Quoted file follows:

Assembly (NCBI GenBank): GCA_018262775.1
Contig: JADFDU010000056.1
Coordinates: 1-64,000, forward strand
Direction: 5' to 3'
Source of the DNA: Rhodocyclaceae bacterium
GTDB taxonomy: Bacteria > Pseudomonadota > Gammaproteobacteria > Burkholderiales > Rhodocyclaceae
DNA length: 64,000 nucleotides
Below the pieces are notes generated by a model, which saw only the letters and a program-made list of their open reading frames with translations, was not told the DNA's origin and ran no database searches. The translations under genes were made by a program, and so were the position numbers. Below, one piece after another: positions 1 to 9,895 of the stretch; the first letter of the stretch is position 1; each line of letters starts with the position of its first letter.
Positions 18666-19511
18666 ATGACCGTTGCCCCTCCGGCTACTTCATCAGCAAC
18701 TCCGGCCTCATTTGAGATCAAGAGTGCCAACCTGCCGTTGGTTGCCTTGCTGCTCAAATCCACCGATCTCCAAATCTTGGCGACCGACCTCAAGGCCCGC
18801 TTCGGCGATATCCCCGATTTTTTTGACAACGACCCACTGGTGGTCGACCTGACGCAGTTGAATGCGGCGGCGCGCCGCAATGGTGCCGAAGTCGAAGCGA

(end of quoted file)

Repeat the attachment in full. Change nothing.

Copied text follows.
Assembly (NCBI GenBank): GCA_018262775.1
Contig: JADFDU010000056.1
Coordinates: 1-64,000, forward strand
Direction: 5' to 3'
Source of the DNA: Rhodocyclaceae bacterium
GTDB taxonomy: Bacteria > Pseudomonadota > Gammaproteobacteria > Burkholderiales > Rhodocyclaceae
DNA length: 64,000 nucleotides
Below the pieces are notes generated by a model, which saw only the letters and a program-made list of their open reading frames with translations, was not told the DNA's origin and ran no database searches. The translations under genes were made by a program, and so were the position numbers. Below, one piece after another: positions 1 to 9,895 of the stretch; the first letter of the stretch is position 1; each line of letters starts with the position of its first letter.
Positions 18666-19511
18666 ATGACCGTTGCCCCTCCGGCTACTTCATCAGCAAC
18701 TCCGGCCTCATTTGAGATCAAGAGTGCCAACCTGCCGTTGGTTGCCTTGCTGCTCAAATCCACCGATCTCCAAATCTTGGCGACCGACCTCAAGGCCCGC
18801 TTCGGCGATATCCCCGATTTTTTTGACAACGACCCACTGGTGGTCGACCTGACGCAGTTGAATGCGGCGGCGCGCCGCAATGGTGCCGAAGTCGAAGCGA